Experienced and skilled craftsmen of many stripes have the same efficacy. Back when I was a child, it was still quite common in India to have carpenters come to your house and make your furniture right in your living room or courtyard. They would measure and saw the planks of wood, they would nail together pieces, laminate the surfaces with formica that was cut to the exact same size (but of course) and, best of all, they would create even, smooth surfaces with a hand plane, the little curls of wood falling off, creating a pretty mess. I would watch them for hours on end and I still remember the smell of sawdust and wood shavings from those days. Their repetitive motions were soothing, and the quiet hum of their busy work quickly became a favourite source of entertainment (read wasted time) for me.
A few weeks back, I saw yet another category of workman display his skill. The paved areas around where I live were getting a sealer coating of asphalt, to better protect the surfaces from the weather, so that they would last longer. One man poured out the liquid and the other spread it evenly with a tool shaped like a flat mop. He walked up and down the surface, leaving his boot marks as he did so, and then he walked back, smoothing over them. His movements were relaxed and calm, no strokes were wasted, and he seemed to accomplish his task with minimal effort.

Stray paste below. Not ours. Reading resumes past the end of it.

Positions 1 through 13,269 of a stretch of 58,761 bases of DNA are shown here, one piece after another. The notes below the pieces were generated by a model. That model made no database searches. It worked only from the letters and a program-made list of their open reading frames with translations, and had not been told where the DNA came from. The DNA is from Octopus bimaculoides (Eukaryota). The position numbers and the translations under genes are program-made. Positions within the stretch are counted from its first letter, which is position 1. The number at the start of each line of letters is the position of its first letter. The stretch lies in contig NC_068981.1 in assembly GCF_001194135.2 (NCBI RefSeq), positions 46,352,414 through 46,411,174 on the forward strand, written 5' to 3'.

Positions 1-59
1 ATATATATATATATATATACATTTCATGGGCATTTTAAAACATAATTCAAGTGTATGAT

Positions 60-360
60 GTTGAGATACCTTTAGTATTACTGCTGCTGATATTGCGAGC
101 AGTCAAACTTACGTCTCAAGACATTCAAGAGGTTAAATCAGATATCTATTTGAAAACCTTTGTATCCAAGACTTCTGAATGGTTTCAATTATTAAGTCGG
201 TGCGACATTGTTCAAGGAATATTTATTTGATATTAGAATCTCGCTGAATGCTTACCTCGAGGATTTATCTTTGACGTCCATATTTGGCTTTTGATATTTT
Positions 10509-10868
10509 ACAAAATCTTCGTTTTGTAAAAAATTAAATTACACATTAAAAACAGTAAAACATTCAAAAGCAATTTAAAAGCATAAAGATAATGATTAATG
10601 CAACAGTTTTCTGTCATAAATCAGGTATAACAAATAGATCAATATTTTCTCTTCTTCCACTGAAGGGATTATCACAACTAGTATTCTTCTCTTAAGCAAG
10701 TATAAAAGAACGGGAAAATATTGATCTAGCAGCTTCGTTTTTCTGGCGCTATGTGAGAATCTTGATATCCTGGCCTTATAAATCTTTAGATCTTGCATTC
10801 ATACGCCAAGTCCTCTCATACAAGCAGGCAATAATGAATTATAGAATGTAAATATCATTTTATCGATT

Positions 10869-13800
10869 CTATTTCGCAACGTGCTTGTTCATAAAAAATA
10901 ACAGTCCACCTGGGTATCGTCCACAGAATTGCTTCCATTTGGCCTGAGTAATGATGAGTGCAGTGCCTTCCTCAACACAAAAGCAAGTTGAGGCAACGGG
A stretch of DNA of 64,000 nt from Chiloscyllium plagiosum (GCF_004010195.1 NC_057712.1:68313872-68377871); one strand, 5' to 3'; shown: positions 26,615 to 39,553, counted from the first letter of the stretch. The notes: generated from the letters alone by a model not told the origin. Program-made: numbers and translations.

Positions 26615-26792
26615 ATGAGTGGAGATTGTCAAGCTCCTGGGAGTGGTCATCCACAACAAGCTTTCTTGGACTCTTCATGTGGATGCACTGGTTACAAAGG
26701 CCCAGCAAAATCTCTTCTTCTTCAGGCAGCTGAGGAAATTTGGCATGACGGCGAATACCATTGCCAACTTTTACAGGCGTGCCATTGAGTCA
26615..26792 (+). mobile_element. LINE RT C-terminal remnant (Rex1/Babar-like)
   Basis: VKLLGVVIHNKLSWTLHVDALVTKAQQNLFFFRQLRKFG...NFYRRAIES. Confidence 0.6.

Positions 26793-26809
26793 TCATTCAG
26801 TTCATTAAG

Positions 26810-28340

Even more recently, there was a girl in the park nearby, trying to juggle some balls in the air. She was only a beginner, but for the seconds when things worked, it was beautiful. The blue, red and green balls moved in hypnotic repeated patterns then, as did her hands. For those few seconds, her whole act clicked along exactly as she intended for it to, and the balls and her hands were part of a single fluid motion.
The best part about fluid movements, to my mind, is that they are so utterly democratic. You might see them in a Nadia Comaneci video one moment, and see them in an anonymous construction worker the next. You can see them in how a trained chef chops onions on TV, but you can also see them in how my sister chops onions. Human beings are advanced learning machines, especially when shaped by habit. If they do something repeatedly, not only do the neural pathways get wired to do that thing on auto pilot,  they also figure out a way to perform that action with the greatest economy. It’s an optimization problem to which they gradually find the global solution.